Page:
Volk: A Novel of Radiant Abomination

At the dawn of the twentieth century in the Idaho logging town of Eliada, orphaned farm boy Jason Thistledown and black physician Andrew Waggoner came face to face with monsters: the human sort, in the form of American eugenicists seeking to perfect the human race through breeding and culls; and the inhuman, a parasitic species named Juke, that lived off the hopes, dreams, and faith of humanity, even as it consumed it from within.

The year is 1931 . . .

In a remote valley in the Bavarian Alps, the Germanic students of those eugenicists seek to uncover the secret of the Juke and the promise of the Übermensch. In Paris, Dr. Andrew Waggoner enters his third decade of unravelling the mystery of the elusive organism. Jason Thistledown, now a veteran pilot of World War I, gets ready to embark on a new career flying mail and passengers in North Africa and, he hopes, forget the profound horrors that have shaped him.

Soon, they will all have to reckon with one other: a terrible synthesis of those horrors, which moves among humanity with an inexorable and terrible purpose— – obliterating and reshaping that humanity until there is only one thing left:


Praise for Volk: A Novel of Radiant Abomination

“…a political, psychological and philosophical allegory of remarkable depth and ambition: the most intellectually provocative horror novel of the twenty-first century.”

Alex Good
The Toronto Star

“It is a dazzling horror novel that’s unafraid to ask questions and leave some of them unanswered.”

Publishers Weekly
Starred Review

The sequel to Eutopia is “a nailbiter . . .

that is spooky as hell, a critical and sharp demolition of Lovecraft’s own romanticization of eugenics”
Cory Doctorow

-“With multiple engaging protagonists, a unique antagonist, and a well-realized pre-WWII European setting, Volk picks up the story of Juke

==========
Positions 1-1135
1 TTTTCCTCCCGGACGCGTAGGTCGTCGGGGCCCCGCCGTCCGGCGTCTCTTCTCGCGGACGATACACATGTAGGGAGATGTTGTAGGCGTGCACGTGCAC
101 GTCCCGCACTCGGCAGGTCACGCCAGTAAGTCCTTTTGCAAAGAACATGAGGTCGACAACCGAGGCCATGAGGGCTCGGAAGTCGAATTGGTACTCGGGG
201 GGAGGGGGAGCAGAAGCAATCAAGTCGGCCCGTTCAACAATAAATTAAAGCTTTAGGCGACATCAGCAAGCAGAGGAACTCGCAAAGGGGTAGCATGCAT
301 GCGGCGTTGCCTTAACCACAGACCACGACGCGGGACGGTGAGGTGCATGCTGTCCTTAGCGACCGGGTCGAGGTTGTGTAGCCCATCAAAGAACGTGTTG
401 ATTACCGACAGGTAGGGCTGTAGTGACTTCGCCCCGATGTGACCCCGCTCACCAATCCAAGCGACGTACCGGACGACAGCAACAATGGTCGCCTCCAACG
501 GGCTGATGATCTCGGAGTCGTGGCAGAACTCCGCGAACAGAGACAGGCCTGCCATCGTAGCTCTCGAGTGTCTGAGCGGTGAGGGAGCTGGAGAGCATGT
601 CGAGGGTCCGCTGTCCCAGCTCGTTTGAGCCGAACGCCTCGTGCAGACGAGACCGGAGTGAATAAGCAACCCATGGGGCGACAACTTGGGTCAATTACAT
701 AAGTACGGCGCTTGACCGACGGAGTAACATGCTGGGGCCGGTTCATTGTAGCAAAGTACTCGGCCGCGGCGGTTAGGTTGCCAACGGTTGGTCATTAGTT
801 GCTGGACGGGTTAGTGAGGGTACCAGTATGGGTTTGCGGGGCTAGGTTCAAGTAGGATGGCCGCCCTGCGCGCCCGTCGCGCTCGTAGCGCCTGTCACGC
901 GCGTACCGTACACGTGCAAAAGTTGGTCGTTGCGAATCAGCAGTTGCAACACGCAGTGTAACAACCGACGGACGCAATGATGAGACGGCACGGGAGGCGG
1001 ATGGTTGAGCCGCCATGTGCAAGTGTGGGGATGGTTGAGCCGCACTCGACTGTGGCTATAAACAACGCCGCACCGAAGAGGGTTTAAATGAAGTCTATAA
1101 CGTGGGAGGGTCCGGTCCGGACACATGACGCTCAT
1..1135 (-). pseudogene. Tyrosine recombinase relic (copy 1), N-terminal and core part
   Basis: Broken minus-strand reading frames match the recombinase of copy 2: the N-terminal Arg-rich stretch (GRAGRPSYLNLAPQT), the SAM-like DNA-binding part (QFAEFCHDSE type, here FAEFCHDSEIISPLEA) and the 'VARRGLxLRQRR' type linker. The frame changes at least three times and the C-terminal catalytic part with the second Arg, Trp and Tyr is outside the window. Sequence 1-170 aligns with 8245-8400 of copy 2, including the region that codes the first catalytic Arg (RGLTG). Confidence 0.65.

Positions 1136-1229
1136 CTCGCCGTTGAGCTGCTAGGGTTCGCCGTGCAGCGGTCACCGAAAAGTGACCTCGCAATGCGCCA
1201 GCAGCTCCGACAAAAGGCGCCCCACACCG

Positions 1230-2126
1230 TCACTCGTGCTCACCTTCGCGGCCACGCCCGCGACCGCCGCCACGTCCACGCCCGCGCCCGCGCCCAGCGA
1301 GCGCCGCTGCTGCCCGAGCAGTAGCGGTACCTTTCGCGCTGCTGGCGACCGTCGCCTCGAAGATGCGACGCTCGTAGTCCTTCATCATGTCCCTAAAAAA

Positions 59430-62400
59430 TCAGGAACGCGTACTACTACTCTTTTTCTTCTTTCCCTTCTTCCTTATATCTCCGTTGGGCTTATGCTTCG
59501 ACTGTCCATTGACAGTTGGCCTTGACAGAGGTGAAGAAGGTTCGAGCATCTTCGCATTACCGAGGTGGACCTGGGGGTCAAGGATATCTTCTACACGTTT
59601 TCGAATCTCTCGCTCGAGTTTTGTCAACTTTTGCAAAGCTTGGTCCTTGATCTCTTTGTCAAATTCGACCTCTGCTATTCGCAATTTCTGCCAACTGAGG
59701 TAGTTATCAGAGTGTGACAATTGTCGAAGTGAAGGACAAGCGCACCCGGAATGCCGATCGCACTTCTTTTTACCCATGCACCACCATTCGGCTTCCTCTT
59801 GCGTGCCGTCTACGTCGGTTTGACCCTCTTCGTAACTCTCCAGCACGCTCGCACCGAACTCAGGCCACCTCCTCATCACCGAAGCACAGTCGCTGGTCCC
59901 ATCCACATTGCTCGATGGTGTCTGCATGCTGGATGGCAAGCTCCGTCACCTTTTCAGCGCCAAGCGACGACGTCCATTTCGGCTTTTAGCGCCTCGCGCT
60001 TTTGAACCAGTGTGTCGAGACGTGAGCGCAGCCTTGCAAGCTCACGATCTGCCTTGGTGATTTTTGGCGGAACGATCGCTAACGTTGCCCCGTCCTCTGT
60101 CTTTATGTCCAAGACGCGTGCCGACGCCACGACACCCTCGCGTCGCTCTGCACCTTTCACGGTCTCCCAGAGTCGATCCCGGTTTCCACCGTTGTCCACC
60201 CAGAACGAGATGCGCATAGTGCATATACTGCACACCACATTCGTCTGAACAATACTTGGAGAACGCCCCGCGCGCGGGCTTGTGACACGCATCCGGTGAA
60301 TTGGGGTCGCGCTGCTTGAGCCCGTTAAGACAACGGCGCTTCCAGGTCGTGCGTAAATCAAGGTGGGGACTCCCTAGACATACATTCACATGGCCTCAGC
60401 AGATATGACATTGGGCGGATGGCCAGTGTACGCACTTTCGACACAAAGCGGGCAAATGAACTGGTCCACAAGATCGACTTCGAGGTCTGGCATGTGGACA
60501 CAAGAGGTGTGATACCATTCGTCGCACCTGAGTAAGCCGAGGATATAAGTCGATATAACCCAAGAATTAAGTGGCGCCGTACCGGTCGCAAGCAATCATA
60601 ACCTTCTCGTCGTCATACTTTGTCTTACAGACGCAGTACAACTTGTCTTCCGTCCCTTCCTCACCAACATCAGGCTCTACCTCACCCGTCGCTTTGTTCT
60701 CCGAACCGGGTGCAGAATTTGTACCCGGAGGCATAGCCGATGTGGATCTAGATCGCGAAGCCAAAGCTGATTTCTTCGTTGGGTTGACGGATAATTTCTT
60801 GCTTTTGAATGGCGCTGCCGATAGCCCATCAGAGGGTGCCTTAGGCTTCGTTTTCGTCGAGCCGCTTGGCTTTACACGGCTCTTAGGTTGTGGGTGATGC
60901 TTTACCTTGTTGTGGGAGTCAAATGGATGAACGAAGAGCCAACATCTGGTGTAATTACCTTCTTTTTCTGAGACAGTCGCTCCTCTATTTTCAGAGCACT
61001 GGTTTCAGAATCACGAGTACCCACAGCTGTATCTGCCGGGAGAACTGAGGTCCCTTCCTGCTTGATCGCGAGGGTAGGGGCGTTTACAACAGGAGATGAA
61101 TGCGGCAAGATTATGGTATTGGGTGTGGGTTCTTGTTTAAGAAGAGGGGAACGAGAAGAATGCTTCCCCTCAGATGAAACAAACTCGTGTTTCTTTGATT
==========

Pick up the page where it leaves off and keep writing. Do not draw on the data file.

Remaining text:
but shifts its focus away from the literal monsters to the humans that try to control them. It’s a bold, but natural progression for the story, with an ending that hints at much more to come.” 
Gordon B. White

“Here we find Nickle doing what he does best:

engineering a terrific hybridization of science fiction, historical fantasy, and horror; subverting the works of H.G. Wells, H.P. Lovecraft, and Nietzschean philosophy; and paralyzing the reader in the process.”
Chris Hallock
Cemetery Dance

Volk is technically and intellectually very ambitious, and it succeeds on almost every level, including as good, intelligent entertainment.”

Paul St. John Mackintosh
See the Elephant Magazine

“David Nickle’s compelling Volk extends and expands upon his Eutopia: A Novel of Terrible Optimism.

In elegant, engaging prose, Nickle explores the darker highways and byways of the middle decades of the last century, when science joined hands with frightening ideology. It’s the latest contribution to what is emerging as one of the truly substantial bodies of weird fiction in the early twenty-first century, and further cements David Nickle’s reputation as one of the leaders of his generation of writers.”
John Langan
author of The Fisherman

“David Nickle’s sequel to his eugenicist novel Eutopia switches the action to 1930s Europe,

but jumping to a different continent doesn’t mean the gruesome horror is about to diminish. Volk is a worthy book with plenty of secrets to unravel.”
Silvia Moreno Garcia
author of Mexican Gothic

“David Nickle’s distinctive mastery of voluptuous horror makes for a sequel every bit as enthralling and disturbing as Eutopia.” 

Molly Tanzer
author of Vermillion

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